Tuesday, March 28, 2023


Ask Dave: Good RV water pressure with city connection, none from onboard pump. Why?

Dear Dave, 
About a week into a three-month trip, my Shurflo water pump suddenly stopped providing RV water pressure (barely trickles out, then no water flows). The city water connection/pressure works fine. No water is leaking out of the check valve. There are no water leaks. I have blown air through the water lines between the pump and fresh water tank, and through the water line from the outflow side of the pump. I can manually (with my mouth) suck water from the fresh water tank through the pump’s intake line. The pump strainer has no obstructions. Pump water line connections are tight.

Pentair tech first suggested disassembling and cleaning the interior of the pump. I was in Quebec, Canada, so that wasn’t practical, so I purchased and installed a new (identical) pump. The issue persisted. The tech now thinks there may be a vacuum leak somewhere and suggested checking the water line connections with soapy water, but I can’t do that while traveling since I would have to access the water tank by dropping the trailer’s coroplast cover under the trailer. I will try after I get home (Arizona) after my trip.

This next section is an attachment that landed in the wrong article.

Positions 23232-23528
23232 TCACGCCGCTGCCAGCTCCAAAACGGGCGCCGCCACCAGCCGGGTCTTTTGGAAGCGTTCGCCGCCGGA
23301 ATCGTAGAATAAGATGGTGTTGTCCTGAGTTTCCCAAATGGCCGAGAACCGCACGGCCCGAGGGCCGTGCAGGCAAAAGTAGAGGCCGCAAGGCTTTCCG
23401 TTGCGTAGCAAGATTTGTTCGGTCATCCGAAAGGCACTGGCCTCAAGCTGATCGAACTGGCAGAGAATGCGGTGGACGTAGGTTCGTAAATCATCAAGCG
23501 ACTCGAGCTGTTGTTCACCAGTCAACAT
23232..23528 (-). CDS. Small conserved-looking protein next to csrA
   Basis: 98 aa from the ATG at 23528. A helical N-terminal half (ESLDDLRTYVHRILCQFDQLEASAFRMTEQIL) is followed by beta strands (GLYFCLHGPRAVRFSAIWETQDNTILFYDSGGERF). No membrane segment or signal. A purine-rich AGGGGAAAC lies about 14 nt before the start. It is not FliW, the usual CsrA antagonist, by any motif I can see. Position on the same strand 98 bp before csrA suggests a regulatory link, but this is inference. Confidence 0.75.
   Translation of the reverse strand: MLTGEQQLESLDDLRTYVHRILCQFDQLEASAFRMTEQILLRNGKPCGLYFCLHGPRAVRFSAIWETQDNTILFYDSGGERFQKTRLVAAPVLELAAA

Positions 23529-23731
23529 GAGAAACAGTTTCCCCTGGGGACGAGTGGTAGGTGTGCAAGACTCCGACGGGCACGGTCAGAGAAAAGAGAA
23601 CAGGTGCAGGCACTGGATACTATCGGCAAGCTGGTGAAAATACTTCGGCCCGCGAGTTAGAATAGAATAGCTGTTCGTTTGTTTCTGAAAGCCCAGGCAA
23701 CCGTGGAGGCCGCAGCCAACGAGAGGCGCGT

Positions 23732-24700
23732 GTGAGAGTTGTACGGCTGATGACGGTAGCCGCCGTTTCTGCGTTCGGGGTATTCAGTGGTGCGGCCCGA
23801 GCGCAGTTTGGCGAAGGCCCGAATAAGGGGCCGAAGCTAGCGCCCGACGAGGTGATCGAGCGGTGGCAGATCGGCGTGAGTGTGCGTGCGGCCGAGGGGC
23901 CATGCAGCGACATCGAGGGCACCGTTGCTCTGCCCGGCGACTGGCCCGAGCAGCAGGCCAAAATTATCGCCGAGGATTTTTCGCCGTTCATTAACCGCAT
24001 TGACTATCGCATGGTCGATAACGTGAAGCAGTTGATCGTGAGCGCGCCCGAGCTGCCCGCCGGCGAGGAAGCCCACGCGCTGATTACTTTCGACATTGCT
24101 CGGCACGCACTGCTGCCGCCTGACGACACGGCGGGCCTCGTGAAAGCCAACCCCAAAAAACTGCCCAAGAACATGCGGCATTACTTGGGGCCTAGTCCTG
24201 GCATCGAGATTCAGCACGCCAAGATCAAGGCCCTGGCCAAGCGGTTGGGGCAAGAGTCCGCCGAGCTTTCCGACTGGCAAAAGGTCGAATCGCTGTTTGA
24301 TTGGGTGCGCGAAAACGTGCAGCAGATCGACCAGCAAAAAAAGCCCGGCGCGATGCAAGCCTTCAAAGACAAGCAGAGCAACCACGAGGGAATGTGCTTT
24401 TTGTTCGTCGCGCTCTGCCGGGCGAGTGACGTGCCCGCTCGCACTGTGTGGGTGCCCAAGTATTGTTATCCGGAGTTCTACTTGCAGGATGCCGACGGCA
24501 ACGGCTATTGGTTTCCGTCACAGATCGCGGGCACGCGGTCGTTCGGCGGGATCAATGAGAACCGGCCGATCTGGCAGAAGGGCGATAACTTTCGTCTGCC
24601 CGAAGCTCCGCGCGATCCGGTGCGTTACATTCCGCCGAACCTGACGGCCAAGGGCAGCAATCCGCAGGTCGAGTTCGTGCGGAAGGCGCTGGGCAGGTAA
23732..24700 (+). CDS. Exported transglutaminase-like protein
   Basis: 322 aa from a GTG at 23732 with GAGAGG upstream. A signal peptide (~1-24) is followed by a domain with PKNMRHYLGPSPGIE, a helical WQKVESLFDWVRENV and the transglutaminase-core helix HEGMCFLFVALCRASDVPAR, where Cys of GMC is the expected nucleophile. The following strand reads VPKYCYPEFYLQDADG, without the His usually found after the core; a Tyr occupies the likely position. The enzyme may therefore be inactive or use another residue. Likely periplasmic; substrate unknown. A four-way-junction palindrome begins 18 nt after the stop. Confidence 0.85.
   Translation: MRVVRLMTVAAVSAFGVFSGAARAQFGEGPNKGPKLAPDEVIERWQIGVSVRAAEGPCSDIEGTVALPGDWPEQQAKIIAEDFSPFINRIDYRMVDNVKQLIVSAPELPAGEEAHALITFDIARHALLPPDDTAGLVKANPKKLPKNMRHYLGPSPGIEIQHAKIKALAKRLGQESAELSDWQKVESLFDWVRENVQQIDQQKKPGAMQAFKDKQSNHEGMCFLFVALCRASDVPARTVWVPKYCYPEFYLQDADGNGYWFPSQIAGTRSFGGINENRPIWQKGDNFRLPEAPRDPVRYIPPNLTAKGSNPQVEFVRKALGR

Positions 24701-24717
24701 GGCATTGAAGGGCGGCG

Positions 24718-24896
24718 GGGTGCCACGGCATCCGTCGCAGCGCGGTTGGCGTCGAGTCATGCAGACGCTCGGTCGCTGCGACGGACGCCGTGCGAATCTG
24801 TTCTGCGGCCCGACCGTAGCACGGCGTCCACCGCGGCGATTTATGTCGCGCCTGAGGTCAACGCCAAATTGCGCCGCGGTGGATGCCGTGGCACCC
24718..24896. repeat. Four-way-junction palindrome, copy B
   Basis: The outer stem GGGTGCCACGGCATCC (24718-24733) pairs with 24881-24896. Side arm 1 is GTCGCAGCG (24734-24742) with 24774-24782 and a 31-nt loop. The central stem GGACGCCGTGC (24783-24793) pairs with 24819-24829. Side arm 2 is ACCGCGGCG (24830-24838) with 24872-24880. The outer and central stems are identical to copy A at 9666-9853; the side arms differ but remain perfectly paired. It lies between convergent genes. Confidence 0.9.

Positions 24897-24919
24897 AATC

No water from tank for two months

I’ve been without access to water from my fresh water tank for over two months. My pump has always worked fine and the only thing different is that just prior to my trip, I installed an Oxygenics Fury shower head. However, that does not appear to be a factor since it works fine using city water connection/pressure.

Any ideas as to what may be causing the loss of water pressure or any additional troubleshooting I can try? Any tips on how to locate a vacuum leak in a water line, and where specifically to look? I’m guessing the issue is the water line and/or connection between the fresh water tank and the pump, but I have never had to deal with an issue like this, so I am shooting in the dark. (Sorry for the long question, but I wanted to give you as much info as possible.) Thanks!! —Greg, 2019 nuCamp T@B 320 S Boondock Lite